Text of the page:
Social and Behavioral Sciences Department

Trace S. Kershaw, Ph.D., Chair

The Social and Behavioral Sciences (SBS) department aims to understand and improve health equity and social justice, both domestically and globally. SBS provides instruction in the theory and methods of the social and behavioral sciences that emphasize individual, interpersonal, community, and structural influences on health, illness, and recovery. The primary emphases are focused on (1) understanding the psychosocial, behavioral, community, and societal influences on health in the general population, with a focus on those who are disadvantaged; and (2) creating multilevel interventions that eliminate barriers to health, from infancy to old age. The SBS curriculum takes an interdisciplinary approach and focuses on integrating methods from epidemiology and the social sciences, training scientists with a broad skill set that allows them to answer a host of complex research questions. The department has numerous research strengths including in HIV/AIDS, aging health, community-engaged health research, maternal-child health, mental health, health equity and social justice, and stigma prevention and health. 

Departmental Requirements

SBS 525Seminar in Social and Behavioral Sciences0
SBS 526Seminar in Social and Behavioral Sciences0
SBS 529Foundations of Behavior Change1
One of the following:
EPH 525Thesis2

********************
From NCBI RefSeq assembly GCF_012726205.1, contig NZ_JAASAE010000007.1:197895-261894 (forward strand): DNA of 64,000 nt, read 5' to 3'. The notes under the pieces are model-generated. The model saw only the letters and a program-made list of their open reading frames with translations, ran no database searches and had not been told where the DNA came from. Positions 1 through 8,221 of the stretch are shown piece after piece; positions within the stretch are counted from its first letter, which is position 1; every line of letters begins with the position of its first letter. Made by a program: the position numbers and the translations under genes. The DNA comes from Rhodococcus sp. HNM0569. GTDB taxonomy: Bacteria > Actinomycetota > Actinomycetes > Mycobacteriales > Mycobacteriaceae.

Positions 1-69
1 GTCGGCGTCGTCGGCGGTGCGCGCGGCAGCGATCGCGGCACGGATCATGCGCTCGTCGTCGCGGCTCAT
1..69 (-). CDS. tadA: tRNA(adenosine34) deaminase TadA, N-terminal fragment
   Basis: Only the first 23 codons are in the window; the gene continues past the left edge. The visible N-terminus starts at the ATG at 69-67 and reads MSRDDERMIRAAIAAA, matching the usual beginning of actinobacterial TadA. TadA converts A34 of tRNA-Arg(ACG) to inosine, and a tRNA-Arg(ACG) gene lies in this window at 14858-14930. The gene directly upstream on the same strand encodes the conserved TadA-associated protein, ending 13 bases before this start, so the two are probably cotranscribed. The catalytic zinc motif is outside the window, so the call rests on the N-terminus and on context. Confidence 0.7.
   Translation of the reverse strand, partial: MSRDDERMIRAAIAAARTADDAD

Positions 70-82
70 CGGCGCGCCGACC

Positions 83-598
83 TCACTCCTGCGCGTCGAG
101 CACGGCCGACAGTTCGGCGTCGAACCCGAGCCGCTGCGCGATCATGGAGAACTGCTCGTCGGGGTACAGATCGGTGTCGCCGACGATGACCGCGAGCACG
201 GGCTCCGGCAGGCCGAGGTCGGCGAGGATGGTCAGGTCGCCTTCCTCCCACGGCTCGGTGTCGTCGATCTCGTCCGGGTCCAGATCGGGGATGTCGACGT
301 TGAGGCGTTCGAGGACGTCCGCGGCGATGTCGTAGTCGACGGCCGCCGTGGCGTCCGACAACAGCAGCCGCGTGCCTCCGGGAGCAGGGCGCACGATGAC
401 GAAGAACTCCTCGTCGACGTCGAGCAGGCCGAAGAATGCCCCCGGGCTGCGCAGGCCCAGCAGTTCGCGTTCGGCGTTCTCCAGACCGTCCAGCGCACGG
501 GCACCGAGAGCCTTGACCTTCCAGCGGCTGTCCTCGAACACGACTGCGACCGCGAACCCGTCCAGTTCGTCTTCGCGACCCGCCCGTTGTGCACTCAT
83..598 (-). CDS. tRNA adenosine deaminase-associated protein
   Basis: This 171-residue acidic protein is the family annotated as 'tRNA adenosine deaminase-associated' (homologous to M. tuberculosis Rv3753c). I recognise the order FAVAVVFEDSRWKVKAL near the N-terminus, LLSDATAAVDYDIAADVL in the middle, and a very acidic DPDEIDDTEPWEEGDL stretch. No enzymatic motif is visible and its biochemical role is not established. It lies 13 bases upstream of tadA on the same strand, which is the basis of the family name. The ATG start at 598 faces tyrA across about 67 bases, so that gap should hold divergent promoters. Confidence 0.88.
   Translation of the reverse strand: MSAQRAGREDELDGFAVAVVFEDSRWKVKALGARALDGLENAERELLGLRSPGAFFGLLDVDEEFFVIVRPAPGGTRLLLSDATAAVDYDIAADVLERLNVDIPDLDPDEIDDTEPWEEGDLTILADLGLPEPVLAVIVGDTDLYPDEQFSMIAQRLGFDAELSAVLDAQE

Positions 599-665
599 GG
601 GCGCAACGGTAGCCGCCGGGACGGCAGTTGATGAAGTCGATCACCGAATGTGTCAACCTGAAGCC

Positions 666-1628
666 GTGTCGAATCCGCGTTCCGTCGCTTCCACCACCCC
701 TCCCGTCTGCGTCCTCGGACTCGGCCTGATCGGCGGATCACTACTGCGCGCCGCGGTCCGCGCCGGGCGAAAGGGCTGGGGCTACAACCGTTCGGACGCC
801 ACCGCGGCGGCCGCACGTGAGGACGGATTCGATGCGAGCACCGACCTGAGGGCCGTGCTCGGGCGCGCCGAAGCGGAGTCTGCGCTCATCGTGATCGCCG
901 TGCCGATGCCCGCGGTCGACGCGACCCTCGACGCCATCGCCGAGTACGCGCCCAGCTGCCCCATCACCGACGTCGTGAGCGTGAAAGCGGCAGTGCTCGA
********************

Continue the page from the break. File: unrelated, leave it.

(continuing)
SBS 574Developing a Health Promotion and Disease Prevention Intervention1
One of the following:
SBS 541Community Health Program Evaluation1
SBS 676Questionnaire Development1
One of the following:
BIS 505Biostatistics in Public Health II1
CDE 516Principles of Epidemiology II1
CDE 534Applied Analytic Methods in Epidemiology1

Remaining elective courses (10–11 course units) may include any course in social and behavioral sciences from across the University at level 300 or above, with approval of course instructor and YSPH faculty adviser.


Upon receiving an M.P.H. with a concentration in Social and Behavioral Sciences, the student will be able to:

  • Describe the consequence of understanding health from multiple levels, including the individual, the social group, and society (e.g., understand a broad ecological model of health)
  • Develop interventions to address health inequalities and promote health equity
  • Apply social and behavioral theory in the design and implementation of prevention interventions aimed toward improving health
  • Evaluate health promotion interventions
  • Apply ethical principles to the collection of social and behavioral health data